The workers used pikes and shovels to dig into the mud Monday morning, with the use of heavy equipment limited on the soaked ground.
Philippine police had said earlier that at least 40 people, mostly gold miners, were feared to have been trapped when part of a mountain slope collapsed on miners’ bunkhouses in a far-flung village of Itogon town in Benguet province. At least seven bodies had been dug out Sunday before the work had ceased during the night.
Mangkhut battered the northern Philippines on Saturday before slamming into southern China. At least 64 deaths were reported in the Philippines and two more in China as of Sunday.
A Chinese state broadcaster says Typhoon Mangkhut has left at least two people dead after the massive storm slammed into southern China’s Guangdong province.
China Central Television also says the typhoon has triggered storm surges as high as three meters (10 feet).
Fifteen people were injured in the nearby gambling enclave of Macau, which closed casinos for the first time. The Hong Kong Observatory warned people to stay away from the Victoria Harbour landmark, where storm surges battered the sandbag-reinforced waterfront.
More than 2.4 million people had been evacuated in Guangdong by Sunday evening to flee the typhoon, according to state media.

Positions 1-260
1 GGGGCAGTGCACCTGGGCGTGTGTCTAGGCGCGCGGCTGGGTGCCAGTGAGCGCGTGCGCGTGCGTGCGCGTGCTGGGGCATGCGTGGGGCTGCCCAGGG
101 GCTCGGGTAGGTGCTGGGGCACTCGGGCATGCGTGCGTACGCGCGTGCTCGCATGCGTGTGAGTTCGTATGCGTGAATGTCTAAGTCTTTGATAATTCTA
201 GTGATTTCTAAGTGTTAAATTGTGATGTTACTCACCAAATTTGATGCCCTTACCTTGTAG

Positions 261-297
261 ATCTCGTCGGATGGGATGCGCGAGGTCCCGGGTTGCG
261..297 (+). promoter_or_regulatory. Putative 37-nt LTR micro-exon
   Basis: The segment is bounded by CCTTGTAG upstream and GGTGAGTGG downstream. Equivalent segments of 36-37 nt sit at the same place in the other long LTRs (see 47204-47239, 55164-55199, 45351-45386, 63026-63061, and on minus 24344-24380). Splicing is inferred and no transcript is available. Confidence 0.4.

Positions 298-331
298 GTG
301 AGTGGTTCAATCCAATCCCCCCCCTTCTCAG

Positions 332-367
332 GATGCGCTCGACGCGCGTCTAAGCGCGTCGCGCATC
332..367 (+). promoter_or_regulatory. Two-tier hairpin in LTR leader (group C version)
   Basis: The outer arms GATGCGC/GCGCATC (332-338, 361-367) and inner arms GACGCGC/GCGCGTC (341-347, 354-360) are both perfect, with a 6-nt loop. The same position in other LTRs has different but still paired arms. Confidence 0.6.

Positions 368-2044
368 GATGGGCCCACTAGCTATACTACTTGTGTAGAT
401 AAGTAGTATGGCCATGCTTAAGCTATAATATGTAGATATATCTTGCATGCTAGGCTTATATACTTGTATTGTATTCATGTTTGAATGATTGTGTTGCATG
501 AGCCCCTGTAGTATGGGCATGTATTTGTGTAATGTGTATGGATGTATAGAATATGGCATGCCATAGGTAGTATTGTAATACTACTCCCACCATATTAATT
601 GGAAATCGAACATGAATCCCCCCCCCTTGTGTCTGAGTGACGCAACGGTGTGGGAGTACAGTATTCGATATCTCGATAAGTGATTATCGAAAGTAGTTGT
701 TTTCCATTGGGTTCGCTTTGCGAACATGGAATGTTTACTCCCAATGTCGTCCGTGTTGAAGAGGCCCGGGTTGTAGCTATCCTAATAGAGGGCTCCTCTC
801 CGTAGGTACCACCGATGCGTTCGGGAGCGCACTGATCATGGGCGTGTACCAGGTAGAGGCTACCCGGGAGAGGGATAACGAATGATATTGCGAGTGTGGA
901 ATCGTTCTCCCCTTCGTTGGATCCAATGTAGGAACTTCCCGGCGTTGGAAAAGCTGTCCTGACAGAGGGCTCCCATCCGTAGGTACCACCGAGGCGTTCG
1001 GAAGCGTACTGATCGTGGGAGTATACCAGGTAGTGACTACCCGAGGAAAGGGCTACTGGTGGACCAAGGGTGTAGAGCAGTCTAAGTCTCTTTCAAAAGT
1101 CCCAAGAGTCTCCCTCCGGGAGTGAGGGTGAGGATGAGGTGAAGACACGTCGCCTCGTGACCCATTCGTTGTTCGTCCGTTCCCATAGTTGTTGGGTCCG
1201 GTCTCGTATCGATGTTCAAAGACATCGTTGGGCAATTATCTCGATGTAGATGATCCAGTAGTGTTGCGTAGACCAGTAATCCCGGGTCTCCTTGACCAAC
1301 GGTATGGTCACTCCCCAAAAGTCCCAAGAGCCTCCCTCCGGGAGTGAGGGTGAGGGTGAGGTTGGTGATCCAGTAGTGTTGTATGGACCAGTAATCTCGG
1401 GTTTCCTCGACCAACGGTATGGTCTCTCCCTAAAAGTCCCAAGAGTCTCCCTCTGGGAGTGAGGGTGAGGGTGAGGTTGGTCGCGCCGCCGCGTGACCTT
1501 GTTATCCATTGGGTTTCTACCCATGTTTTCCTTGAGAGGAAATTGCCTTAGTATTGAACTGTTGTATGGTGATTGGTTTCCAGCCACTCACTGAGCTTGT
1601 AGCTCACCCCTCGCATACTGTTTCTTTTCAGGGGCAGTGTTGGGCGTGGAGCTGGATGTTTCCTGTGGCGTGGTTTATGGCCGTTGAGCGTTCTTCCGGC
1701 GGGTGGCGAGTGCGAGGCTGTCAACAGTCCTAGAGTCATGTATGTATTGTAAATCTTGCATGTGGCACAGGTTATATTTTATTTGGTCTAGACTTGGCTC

The typhoon battered southern China after first battering the northern Philippines, where at least 64 people were killed.
Philippine police say the death toll from Typhoon Mangkhut has climbed to 64.
The national police also say 45 other people are missing and 33 were injured in the massive storm, which battered the northern Philippines on Saturday.
The hardest-hit province was Benguet, where 38 people died, mostly in two landslides, and 37 remain missing.
After blowing past the Philippines, the typhoon lashed Hong Kong and other parts of southern China on Sunday.
Chinese state media say more than 2.45 million people have been relocated in southern China’s Guangdong province to flee Typhoon Mangkhut.
State media also cited the Guangdong provincial meteorological station as saying that by Sunday evening, nearly 50,000 fishing boats had been called back to port.